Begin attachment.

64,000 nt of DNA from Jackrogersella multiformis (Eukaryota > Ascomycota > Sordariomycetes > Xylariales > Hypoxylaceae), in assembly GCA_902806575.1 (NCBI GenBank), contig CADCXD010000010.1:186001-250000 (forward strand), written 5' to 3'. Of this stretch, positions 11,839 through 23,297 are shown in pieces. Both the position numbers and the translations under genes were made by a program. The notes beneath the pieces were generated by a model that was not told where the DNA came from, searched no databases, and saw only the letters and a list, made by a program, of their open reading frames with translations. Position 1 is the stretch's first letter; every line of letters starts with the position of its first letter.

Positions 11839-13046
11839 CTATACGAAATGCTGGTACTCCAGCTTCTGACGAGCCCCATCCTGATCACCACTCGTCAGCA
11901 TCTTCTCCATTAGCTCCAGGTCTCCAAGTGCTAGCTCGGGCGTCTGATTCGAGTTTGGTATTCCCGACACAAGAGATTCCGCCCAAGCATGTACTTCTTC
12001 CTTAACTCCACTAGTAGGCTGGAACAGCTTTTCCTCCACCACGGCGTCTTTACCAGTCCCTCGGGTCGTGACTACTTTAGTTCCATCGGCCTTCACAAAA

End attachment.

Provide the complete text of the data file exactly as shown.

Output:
64,000 nt of DNA from Jackrogersella multiformis (Eukaryota > Ascomycota > Sordariomycetes > Xylariales > Hypoxylaceae), in assembly GCA_902806575.1 (NCBI GenBank), contig CADCXD010000010.1:186001-250000 (forward strand), written 5' to 3'. Of this stretch, positions 11,839 through 23,297 are shown in pieces. Both the position numbers and the translations under genes were made by a program. The notes beneath the pieces were generated by a model that was not told where the DNA came from, searched no databases, and saw only the letters and a list, made by a program, of their open reading frames with translations. Position 1 is the stretch's first letter; every line of letters starts with the position of its first letter.

Positions 11839-13046
11839 CTATACGAAATGCTGGTACTCCAGCTTCTGACGAGCCCCATCCTGATCACCACTCGTCAGCA
11901 TCTTCTCCATTAGCTCCAGGTCTCCAAGTGCTAGCTCGGGCGTCTGATTCGAGTTTGGTATTCCCGACACAAGAGATTCCGCCCAAGCATGTACTTCTTC
12001 CTTAACTCCACTAGTAGGCTGGAACAGCTTTTCCTCCACCACGGCGTCTTTACCAGTCCCTCGGGTCGTGACTACTTTAGTTCCATCGGCCTTCACAAAA